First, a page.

At last night’s Academy Awards ceremony, the women of Crazy Rich Asians basically showed the rest of the crowd how to slay the red carpet: Constance Wu glowing in canary yellow, Michelle Yeoh glittering in silver, and Gemma Chan floating down in a hot pink ruffled Valentino that might, on its own, have won the night. But it gets better. In the words of every girl whose friends have ever complimented a certain dress, “It has pockets!” And Chan, smartly, utilized those pockets extremely well: by stuffing them with snacks.
Recently, a video appeared on YouTube which drew the attention of many a budding businessperson: A couple named Juston and Kristen Herbert, who live in Los Angeles, revealed how reselling cult-status Trader Joe’s products on Amazon has helped them leave the 9-to-5 lifestyle behind. The simple scheme has turned out to be highly lucrative for the Herberts, who say they made nearly $30,000 just by reselling Everything But the Bagel seasoning. Yet some newcomers to retail arbitrage — the practice of buying a product at a low or discounted price and then reselling it online at a markup — might wonder if selling Trader Joe’s items on Amazon is entirely legal.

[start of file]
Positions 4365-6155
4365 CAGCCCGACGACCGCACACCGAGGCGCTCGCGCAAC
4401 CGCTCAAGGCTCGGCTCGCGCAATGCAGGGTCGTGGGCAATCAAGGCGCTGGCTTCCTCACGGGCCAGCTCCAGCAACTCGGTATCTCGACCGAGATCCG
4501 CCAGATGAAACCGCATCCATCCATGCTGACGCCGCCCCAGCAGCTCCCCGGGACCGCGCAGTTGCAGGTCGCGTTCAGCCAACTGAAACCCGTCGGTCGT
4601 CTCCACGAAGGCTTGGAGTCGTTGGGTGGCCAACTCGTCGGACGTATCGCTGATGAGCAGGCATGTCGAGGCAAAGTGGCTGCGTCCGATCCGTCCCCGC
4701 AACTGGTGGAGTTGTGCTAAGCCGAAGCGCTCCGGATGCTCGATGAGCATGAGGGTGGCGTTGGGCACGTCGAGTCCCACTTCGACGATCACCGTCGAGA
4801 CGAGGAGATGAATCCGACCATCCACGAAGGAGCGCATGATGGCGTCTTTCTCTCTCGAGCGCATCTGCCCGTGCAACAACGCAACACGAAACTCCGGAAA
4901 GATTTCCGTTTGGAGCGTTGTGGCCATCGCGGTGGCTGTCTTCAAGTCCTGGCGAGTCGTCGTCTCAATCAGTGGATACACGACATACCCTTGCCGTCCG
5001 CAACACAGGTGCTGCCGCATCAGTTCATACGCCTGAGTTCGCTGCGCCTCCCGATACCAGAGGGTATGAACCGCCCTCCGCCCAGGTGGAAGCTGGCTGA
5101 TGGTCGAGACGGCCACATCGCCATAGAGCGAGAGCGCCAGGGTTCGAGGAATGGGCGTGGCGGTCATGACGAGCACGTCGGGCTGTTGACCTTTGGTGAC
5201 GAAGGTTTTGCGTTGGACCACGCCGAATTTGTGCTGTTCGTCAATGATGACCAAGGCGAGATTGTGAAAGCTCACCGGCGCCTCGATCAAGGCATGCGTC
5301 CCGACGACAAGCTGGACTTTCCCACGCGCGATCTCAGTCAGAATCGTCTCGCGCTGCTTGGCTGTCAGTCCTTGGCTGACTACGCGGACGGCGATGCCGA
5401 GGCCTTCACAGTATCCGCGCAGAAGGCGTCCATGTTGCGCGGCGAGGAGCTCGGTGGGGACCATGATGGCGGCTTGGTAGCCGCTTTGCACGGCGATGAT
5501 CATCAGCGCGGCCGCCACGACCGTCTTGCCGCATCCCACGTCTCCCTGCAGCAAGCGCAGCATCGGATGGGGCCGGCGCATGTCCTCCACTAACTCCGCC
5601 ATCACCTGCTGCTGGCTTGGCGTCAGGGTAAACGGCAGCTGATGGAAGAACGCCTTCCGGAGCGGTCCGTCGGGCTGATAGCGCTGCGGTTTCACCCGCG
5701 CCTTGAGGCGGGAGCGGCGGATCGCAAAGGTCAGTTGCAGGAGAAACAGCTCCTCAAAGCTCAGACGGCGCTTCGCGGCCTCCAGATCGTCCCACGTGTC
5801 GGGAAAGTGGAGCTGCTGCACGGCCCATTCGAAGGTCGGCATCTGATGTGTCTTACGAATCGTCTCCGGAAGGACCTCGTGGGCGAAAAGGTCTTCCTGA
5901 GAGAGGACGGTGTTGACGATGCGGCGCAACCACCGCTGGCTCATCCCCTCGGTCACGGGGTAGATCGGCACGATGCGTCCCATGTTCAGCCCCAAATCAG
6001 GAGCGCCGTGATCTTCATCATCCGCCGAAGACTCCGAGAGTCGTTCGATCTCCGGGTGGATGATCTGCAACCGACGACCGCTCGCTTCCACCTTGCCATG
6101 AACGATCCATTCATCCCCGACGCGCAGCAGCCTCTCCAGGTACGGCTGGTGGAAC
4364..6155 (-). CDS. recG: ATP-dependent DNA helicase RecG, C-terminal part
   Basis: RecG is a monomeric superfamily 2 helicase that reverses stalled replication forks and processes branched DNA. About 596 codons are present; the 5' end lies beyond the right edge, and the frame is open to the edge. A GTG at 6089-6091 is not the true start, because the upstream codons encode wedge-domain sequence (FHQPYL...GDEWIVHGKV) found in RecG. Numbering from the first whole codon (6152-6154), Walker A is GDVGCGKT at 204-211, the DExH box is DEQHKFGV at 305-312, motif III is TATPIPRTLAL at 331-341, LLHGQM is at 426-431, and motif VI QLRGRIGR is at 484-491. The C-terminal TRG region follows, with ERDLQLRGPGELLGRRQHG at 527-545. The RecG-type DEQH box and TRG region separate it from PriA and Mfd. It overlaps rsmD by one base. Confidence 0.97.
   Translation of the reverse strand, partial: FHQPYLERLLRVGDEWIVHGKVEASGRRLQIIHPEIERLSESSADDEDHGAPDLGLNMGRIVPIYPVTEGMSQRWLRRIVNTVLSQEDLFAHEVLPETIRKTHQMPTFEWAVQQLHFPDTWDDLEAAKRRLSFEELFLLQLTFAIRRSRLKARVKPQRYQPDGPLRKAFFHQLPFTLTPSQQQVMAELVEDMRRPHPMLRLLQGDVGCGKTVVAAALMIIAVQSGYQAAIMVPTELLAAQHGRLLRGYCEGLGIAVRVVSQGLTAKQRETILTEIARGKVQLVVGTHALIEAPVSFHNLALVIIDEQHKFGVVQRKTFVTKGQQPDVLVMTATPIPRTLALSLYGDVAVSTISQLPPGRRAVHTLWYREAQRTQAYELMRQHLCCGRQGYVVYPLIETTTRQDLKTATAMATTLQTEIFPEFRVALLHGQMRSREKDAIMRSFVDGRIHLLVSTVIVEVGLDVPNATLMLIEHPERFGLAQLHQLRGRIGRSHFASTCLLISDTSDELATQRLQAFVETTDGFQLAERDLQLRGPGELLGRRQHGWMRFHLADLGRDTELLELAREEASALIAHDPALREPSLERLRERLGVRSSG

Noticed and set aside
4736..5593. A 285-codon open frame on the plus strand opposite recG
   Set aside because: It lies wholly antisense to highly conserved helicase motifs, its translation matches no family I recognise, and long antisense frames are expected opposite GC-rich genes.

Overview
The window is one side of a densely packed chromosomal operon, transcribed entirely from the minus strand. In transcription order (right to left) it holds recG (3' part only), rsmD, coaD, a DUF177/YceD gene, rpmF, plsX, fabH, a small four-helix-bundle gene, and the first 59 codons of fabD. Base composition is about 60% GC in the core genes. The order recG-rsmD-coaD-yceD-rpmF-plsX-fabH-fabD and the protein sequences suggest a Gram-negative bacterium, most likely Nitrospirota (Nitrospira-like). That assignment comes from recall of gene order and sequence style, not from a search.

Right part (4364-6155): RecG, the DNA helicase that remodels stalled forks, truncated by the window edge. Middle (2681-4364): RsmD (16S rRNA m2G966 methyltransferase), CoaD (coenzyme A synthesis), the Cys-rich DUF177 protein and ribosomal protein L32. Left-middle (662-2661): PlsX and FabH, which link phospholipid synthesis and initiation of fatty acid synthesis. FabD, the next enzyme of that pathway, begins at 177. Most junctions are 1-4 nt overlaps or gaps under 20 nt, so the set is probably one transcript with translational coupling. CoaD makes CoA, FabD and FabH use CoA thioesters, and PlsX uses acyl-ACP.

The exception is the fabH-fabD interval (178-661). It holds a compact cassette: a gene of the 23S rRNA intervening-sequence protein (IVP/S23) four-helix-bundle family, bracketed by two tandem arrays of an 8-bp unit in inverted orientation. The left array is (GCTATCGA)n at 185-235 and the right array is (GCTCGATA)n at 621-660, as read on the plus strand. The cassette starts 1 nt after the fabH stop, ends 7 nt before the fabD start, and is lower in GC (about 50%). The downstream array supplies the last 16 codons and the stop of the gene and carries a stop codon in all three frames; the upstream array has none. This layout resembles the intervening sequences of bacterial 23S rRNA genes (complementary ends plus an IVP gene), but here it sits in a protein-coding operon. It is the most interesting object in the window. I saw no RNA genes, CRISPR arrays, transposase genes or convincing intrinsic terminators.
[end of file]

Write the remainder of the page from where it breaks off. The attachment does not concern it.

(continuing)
As much as I love making dessert, I don’t always love the mess that’s left behind. A kitchen sink full of dirty mixing bowls and spatulas isn’t the most fun thing to tackle when I’d rather be digging into a few of the cookies I just baked. That’s where one-bowl treats win; they deliver all the reward without all the dishes.
Here are 10 of the most popular one-bowl desserts from Kitchn, ranging from classic cookies to crowd-pleasing cakes and everything in between.
Around the World in 30 Soups: This month we’re collaborating with chefs, cookbook authors, and our own Kitchn crew to share a globetrotting adventure in soups from countries and cuisines around the world. Today’s stop: Lebanon.
In Arabic, kibbet raheb translates as “Monk’s Soup,” as this dish, which dates back to biblical times, was often enjoyed during the fasting period of Lent, and on Good Friday among Lebanese Catholics. I love to make this hearty, lemony soup with soft bulgur bites as a warming springtime dinner or lunch, and I’ll often make a big pot of it on a Sunday so I can heat it up throughout the week.